W.Va. American Water officially takes over Pratt's system
Pratt and Kanawha County officials joined representatives of West Virginia American Water to mark the transfer of the town's failing water system during a "turn-the-valve" ceremony in Hansford Thursday afternoon.
Though the actual water began flowing from West Virginia American Water's new pipeline across the Kanawha River earlier this week, officials literally turned a valve to produce water from a fire hydrant fed by the new line.
Pratt Councilwoman Charlotte Calhoun said she was overcome earlier this week, when she realized the water coming into her home would soon be safe to drink.
"I had to boil three gallons of water at the house," she said. "I don't have to do that again. That's a privilege."
One unidentified woman apparently concurred with Calhoun, calling out from the audience during the ceremony, "We can drink the water! We don't have to boil it any more!"
Pratt voters were nearly unanimous in a June election to sell the system to the private company, with 153 votes and favor and just seven opposed. The water system had been failing for years and was hundreds of thousands of dollars in debt to various agencies.
In June 2012, a test found that haloacetic acids in the water supply were above the maximum allowed by the Environmental Protection Agency.
The Pratt water system was completed in 1978, and the town's sewage system was finished in 1989. It also serves the unincorporated community of Hansford and areas along Paint Creek Road to the West Virginia Turnpike.
West Virginia American Water paid the town $437,000 for the system and promised an investment of $400,000 in various repairs and upgrades -- something water company officials said was already taking place.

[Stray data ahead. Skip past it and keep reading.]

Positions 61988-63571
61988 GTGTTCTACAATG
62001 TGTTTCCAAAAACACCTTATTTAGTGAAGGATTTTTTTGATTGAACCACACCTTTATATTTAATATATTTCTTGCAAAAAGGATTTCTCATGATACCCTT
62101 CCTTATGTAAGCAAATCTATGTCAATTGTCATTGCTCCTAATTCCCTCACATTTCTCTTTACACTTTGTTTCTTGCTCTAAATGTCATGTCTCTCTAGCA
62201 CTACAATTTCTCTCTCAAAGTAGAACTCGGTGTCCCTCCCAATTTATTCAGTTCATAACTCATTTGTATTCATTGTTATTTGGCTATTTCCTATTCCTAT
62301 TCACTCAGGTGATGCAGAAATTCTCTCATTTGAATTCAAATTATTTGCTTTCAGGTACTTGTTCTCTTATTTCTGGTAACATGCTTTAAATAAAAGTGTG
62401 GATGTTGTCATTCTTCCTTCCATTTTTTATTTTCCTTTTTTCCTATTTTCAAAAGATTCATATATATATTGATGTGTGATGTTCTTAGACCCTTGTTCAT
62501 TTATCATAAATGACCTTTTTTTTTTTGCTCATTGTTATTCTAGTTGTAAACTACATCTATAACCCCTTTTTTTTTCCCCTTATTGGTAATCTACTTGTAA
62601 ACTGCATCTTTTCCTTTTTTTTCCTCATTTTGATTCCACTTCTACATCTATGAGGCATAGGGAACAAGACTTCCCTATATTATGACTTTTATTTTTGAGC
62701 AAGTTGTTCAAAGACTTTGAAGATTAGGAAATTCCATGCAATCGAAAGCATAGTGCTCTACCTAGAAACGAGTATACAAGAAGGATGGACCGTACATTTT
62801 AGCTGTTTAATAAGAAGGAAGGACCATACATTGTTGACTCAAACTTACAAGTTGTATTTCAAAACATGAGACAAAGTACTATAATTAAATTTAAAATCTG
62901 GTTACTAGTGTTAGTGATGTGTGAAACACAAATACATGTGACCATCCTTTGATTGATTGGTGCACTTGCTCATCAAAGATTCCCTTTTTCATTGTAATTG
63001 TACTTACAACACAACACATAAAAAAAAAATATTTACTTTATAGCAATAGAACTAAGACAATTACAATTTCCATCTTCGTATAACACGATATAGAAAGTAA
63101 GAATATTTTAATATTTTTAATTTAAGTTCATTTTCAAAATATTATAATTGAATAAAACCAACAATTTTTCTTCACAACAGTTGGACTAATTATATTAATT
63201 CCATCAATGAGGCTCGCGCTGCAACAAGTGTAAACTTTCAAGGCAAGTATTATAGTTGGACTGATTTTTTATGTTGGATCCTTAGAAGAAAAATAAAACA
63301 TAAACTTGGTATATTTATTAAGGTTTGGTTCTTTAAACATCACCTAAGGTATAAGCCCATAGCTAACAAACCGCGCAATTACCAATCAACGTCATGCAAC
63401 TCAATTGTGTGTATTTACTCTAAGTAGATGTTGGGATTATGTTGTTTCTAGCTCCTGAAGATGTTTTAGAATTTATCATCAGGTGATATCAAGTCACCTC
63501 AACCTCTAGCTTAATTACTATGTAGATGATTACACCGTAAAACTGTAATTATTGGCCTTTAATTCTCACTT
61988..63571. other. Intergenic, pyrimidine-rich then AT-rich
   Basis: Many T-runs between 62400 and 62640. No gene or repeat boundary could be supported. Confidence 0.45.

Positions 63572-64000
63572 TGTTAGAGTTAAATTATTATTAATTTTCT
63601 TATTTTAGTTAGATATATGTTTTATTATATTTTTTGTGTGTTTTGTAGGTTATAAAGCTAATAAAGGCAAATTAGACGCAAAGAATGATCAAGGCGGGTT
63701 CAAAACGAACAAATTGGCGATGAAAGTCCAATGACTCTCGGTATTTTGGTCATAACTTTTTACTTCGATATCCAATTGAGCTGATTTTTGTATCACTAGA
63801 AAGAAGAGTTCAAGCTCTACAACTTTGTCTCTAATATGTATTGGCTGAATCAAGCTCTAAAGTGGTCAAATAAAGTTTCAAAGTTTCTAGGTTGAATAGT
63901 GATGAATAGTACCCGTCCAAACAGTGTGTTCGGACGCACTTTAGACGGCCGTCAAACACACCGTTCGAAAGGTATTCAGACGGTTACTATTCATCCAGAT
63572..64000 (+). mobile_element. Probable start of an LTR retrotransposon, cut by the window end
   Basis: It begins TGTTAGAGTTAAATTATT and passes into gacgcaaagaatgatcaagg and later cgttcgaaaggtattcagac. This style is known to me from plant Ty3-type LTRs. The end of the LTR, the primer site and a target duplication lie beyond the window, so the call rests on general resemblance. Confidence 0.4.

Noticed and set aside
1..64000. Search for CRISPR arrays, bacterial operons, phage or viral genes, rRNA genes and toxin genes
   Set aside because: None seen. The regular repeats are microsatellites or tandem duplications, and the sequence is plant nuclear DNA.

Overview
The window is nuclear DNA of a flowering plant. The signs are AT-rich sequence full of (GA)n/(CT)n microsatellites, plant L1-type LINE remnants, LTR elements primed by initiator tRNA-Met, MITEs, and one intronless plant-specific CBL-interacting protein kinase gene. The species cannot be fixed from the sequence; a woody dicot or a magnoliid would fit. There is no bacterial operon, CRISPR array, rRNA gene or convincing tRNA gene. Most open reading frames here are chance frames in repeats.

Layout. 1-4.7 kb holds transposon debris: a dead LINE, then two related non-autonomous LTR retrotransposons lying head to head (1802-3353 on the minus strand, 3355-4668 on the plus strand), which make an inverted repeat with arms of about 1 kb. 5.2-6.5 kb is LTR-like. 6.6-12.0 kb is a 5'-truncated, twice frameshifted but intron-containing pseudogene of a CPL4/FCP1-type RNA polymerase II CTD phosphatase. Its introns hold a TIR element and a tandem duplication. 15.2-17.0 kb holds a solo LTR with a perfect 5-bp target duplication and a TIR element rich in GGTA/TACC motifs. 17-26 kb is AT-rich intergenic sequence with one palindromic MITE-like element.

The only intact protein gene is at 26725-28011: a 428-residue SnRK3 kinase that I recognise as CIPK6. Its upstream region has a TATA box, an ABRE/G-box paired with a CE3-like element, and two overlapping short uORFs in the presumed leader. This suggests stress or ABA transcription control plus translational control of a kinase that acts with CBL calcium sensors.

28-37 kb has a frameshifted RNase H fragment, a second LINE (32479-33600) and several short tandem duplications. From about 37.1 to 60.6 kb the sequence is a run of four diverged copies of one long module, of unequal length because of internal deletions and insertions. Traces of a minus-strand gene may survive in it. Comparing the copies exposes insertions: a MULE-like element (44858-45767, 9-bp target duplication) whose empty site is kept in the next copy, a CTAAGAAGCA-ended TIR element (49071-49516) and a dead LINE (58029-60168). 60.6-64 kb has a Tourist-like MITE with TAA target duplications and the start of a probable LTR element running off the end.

"We started fixing leaks yesterday," West Virginia American Water President Jeff McIntyre said.
The proceeds from the sale of the water system -- helped by a $180,000 contribution in coal severance funds from the Kanawha County Commission -- mean that the town of Pratt is now also debt-free, something Mayor Gary Fields said was the first time he could remember.
"It's a great day for Pratt," Fields said. "This has been quite a battle for the last four years. I'm really excited about this. I think Pratt is ready to move forward."
Officials also expressed optimism about potential development, now that the town and nearby areas have a clean, more reliable water source.
"The future is exciting," Councilwoman Kaye Ford said. "In due time, we'll be able to see great things come from Pratt."
Kanawha County Commissioner Dave Hardy said West Virginia American Water spent $2.64 million on the project to connect Pratt to its existing system in the county.
"It's easy to take water for granted," he said. "Those of you that live in Pratt... know you can't take clean water for granted."
Pratt's water will now come from the Elk River, via West Virginia American Water's treatment plant in Charleston. The new pipeline across the Kanawha River connects to the Pratt system at the eastern end of Kanawha Street in Hansford.
The company said the treatment plant in Charleston serves around 210,000 people in Kanawha, Putnam and Boone counties, as well as small portions of Logan, Lincoln, Cabell, Clay, Roane, Jackson and Mason counties.
The sale of the Pratt system closed Tuesday.
Contact writer Matt Murphy at Matt.Murphy@dailymailwv.com or 304-348-4817.